➢ Editing: The importance of editing cannot be over-emphasized because all sorts of work need editing even when their authors personally must have gone through them. According to Idemili (2000) “writers of all sorts need editors even when they have had time to go over their own works.” The job of sub editing is an exciting one because it is the heart beat of the print media. Editing is now a booming business because many people are engaged in writing and most writers pass through professional editors who edit their works and get paid handsomely.

➢ Reporting: The backbone of any publication are the reporters, many are assigned on regular news beats while others are not. No editor can edit a copy without the news stories submitted by the reporter. In this era of technology, newsgathering has been simplified for the reporter. A reporter can make a living through reporting for different print media organizations.

➢ Cartooning: Cartoons are funny drawings or sketches found in newspapers and magazines which depict humorous remarks about news events. Cartoons occupy less space and can hardly be caught in the web of libel. Large newspapers employ their own cartoonists while some are self-employed. Today, cartoonists with computer knowledge have used it to enhance the aesthetics of their jobs. Cartooning offers opportunity for independent practice.

➢ Graphic Communication:There is no doubt that we are living in a world of graphics and a graphic artist who knows his job well will always excel. Graphics is the core of modern printing and it has gone scientific because the designs are done on the computer by the graphic artists who visualize what the design will look like, articulate and improve on them.






In this chapter, we described the research procedure for this study. A research methodology is a research process adopted or employed to systematically and scientifically present the results of a study to the research audience viz. a vis, the study beneficiaries.


Research designs are perceived to be an overall strategy adopted by the researcher whereby different components of the study are integrated in a logical manner to effectively address a research problem. In this study, the researcher employed the survey research design. This is due to the nature of the study whereby the opinion and views of people are sampled. According to Singleton & Straits, (2009), Survey research can use quantitative research strategies (e.g., using questionnaires with numerically rated items), qualitative research strategies (e.g., using open-ended questions), or both strategies (i.e., mixed methods). As it is often used to describe and explore human behaviour, surveys are therefore frequently used in social and psychological research.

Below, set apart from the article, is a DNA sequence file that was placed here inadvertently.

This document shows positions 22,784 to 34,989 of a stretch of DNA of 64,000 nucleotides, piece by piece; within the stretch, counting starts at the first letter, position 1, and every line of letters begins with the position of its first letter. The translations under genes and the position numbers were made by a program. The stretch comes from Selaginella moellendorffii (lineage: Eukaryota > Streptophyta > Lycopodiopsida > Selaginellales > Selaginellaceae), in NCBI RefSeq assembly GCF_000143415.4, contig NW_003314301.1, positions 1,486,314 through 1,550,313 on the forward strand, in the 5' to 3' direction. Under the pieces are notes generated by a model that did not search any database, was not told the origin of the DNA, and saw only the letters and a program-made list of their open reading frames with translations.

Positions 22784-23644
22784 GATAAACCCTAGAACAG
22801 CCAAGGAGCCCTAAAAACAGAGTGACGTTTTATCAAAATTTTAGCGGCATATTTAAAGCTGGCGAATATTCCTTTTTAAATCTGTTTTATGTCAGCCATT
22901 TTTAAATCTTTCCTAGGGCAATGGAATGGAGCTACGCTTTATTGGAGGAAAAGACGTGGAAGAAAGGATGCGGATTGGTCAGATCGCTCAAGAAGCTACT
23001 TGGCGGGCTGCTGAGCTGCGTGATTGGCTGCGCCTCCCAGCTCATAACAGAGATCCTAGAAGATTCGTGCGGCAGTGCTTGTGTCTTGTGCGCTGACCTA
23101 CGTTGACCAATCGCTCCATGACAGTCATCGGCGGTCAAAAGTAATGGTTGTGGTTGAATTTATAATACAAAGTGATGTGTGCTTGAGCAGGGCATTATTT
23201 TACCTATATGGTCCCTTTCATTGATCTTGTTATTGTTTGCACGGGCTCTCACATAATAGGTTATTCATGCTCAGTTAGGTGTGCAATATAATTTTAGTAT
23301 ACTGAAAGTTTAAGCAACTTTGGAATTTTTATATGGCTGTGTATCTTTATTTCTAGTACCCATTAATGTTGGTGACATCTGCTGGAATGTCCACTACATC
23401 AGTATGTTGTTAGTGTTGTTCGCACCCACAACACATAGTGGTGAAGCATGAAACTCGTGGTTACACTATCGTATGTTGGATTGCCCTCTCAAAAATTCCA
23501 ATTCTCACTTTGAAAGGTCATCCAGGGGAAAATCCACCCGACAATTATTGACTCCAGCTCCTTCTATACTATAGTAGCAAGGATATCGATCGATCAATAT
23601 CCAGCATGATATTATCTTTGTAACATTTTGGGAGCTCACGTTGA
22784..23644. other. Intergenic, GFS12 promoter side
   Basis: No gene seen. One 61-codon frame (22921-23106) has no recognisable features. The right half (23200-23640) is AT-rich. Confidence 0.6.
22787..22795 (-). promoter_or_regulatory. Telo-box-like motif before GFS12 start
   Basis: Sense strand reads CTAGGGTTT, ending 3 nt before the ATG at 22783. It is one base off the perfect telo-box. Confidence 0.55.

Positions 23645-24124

According to Udoyen (2019), a study population is a group of elements or individuals as the case may be, who share similar characteristics. These similar features can include location, gender, age, sex or specific interest. The emphasis on study population is that it constitutes of individuals or elements that are homogeneous in description.

This study was carried to examine attitude of mass communication students towards journalism as a career. Mass communication students in university of Calabar forms the population of the study.




This chapter presents the analysis of data derived through the questionnaire and key informant interview administered on the respondents in the study area. The analysis and interpretation were derived from the findings of the study. The data analysis depicts the simple frequency and percentage of the respondents as well as interpretation of the information gathered. A total of eighty (80) questionnaires were administered to respondents of which only seventy-seven (77) were returned and validated. This was due to irregular, incomplete and inappropriate responses to some questionnaire. For this study a total of 77 was validated for the analysis.




It is important to ascertain that the objective of this study was to ascertain attitude of mass communication students towards journalism as a career. In the preceding chapter, the relevant data collected for this study were presented, critically analyzed and appropriate interpretation given. In this chapter, certain recommendations made which in the opinion of the researcher will be of benefits in addressing the challenges of attitude of mass communication students towards journalism as a career


This study was on attitude of mass communication students towards journalism as a career. Three objectives were raised which included; To find out if the hazard of journalism as a career scare many away from the profession, to find out if the fragile nature of women make them drop their profession for less hazardous jobs after their training and to find out possible solutions to the apathy to the journalism profession in Nigeria vis a vis counterparts in other countries. A total of 77 responses were received and validated from the enrolled participants where all respondents were drawn from mass communication students in university of calabar. Hypothesis was tested using Chi-Square statistical tool (SPSS).